Only about 20 owners attended that first seminar, but growing enthusiasm led Gold to plan more sessions of Project Motivate—and then, about five years ago, to expand that original idea into the DanceLife Teacher Conference. To date there have been three DLTCs (Boston in 2007, Scottsdale in 2008, and Orlando in 2009), with hundreds of attendees, top-notch teachers and business speakers, vendors, classes, and fun. The next conference will be held July 30 through August 2, 2011, at The Phoenician Resort in Scottsdale, Arizona.

To find out how a simple idea grew into a powerhouse, we sat down with Gold and asked him about it.

What was the impetus for that first DLTC?
At Project Motivate, studio owners and office managers would come to me and say, “I wish my teachers could hear this.” We created something new so the business managers would get the business side, and we brought in faculty and added classes for teachers as well.

Traditionally, teachers attend dance conventions. Why a conference instead?
Believing that dance teachers are good at what they do and are doing a good thing, I felt I needed to do something to bring them together—not just to take class but to talk about the issues that affect them all: balancing family and business, commitment to dance, strategies to increase business.

What’s your overall goal with the DLTC?
To run an event that will have an impact on the entire school. Now attendees are coming in bigger groups, more than just owners and office managers—it’s faculty, too. I want them all to take that Project Motivate philosophy and bring it back to everybody in the school, so everyone is dancing to the same beat.

What is that Project Motivate philosophy?
It’s kind of earthy-crunchy. It’s to appreciate the gift you have as a dance teacher and to know you are passing that gift on to your students. If you truly are a dance teacher, success comes from when a student succeeds, no matter the skill level, whether it’s a shuffle ball change or getting into a professional dance company. In my mind, both are equal.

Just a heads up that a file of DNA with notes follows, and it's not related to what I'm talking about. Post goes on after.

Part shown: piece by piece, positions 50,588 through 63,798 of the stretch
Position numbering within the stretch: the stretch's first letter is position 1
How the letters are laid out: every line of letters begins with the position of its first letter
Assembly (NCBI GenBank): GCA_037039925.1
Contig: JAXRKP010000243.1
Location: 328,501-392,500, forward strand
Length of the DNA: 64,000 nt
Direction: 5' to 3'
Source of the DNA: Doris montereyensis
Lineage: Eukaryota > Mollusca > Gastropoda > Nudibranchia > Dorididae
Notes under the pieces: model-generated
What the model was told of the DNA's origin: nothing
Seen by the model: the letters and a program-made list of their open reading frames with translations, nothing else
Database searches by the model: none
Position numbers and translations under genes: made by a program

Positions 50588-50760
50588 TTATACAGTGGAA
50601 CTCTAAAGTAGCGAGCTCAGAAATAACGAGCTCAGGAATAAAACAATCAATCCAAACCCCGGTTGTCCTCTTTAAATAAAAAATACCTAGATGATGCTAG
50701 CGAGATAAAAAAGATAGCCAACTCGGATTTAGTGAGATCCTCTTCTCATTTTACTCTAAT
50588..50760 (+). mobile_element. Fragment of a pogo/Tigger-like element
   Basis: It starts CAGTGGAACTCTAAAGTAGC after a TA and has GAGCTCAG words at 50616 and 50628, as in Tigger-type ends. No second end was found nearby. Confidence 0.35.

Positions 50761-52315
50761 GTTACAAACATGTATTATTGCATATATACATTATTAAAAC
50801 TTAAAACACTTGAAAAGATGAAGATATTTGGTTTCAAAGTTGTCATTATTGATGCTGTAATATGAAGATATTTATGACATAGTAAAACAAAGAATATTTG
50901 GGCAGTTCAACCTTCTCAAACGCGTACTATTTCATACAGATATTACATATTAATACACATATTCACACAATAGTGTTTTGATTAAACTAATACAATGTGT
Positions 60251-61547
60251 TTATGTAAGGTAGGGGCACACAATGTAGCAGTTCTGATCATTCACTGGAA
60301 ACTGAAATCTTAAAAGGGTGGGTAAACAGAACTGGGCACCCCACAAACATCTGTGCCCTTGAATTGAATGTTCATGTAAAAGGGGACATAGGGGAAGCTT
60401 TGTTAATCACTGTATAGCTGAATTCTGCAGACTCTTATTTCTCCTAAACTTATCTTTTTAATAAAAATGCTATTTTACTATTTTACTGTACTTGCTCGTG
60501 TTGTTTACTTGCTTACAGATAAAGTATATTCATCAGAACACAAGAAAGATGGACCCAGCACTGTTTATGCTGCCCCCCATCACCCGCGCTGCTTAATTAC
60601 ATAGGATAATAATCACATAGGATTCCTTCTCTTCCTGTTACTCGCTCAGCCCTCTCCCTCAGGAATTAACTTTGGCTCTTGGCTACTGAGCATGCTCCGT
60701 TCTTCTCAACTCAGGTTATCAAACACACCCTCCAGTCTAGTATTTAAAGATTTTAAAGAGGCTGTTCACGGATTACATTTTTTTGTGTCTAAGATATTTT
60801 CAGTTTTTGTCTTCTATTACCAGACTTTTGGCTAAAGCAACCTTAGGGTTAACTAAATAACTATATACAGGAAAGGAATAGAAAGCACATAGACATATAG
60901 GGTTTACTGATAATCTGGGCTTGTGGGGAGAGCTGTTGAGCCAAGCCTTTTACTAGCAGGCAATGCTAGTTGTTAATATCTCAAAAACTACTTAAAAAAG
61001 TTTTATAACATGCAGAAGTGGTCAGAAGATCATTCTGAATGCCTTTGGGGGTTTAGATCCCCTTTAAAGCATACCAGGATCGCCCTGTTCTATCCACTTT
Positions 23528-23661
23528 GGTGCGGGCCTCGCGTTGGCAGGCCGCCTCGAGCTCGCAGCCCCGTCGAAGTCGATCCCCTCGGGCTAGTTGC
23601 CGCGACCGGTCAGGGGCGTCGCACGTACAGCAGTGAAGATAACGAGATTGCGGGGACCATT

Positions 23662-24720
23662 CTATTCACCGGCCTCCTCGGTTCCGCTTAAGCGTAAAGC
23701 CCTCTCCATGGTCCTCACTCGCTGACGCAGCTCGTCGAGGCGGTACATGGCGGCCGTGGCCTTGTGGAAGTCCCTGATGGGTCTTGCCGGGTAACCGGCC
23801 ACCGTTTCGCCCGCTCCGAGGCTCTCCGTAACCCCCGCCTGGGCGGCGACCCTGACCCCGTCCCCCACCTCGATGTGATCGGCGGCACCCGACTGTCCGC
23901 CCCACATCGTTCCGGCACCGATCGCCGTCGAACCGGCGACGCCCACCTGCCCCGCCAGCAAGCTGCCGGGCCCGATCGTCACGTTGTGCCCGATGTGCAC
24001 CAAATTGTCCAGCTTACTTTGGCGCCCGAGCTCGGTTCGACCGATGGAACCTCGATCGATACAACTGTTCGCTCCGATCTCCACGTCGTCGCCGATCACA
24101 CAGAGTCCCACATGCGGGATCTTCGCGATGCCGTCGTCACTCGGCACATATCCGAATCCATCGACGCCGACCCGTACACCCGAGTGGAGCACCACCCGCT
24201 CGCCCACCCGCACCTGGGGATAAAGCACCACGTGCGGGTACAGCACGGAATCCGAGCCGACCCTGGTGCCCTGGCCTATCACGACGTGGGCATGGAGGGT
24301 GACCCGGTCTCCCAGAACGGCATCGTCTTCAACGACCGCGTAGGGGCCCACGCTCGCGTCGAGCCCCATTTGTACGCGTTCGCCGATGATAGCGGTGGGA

It seems simple, but dance teachers for a long time believed they had to produce phenomenal dancers to call themselves a success. A child can be a recreational dancer and get that passion and love of dance, and that’s a success for that teacher.

After that first DLTC, what was the response from attendees?
With almost everything I do I’m a little nervous about whether it’s the right thing. But there was such positive response that I knew I had something. It grew by word of mouth in the dance teaching community. I always say to people, “Please spread the word,” and it works. Attendance has grown from less than 20 [at the first Project Motivate] to 700 at the last conference.

Over subsequent conferences, what changes have been made?
As it evolves, we get deeper and deeper into things. We started with marketing and covered advertising and print ads. Now, because of the evolution of new opportunities, we talk about things like branding and marketing with Facebook. Each time we go in with a set curriculum, but then we get feedback from attendees and know where to go the next time.

Have you seen any changes in yourself?
When we started, we created a manual and sat in a circle and read the book. As a speaker, I have evolved and now I never use the book. I’m walking and pacing the room. I’m confident as a speaker. I have done this for so long, I can be in a city anywhere and I feel like I can answer any question. I have run several schools, plus I’m sure the topic has come up before, and I’ve heard two sides of the argument at least two times before.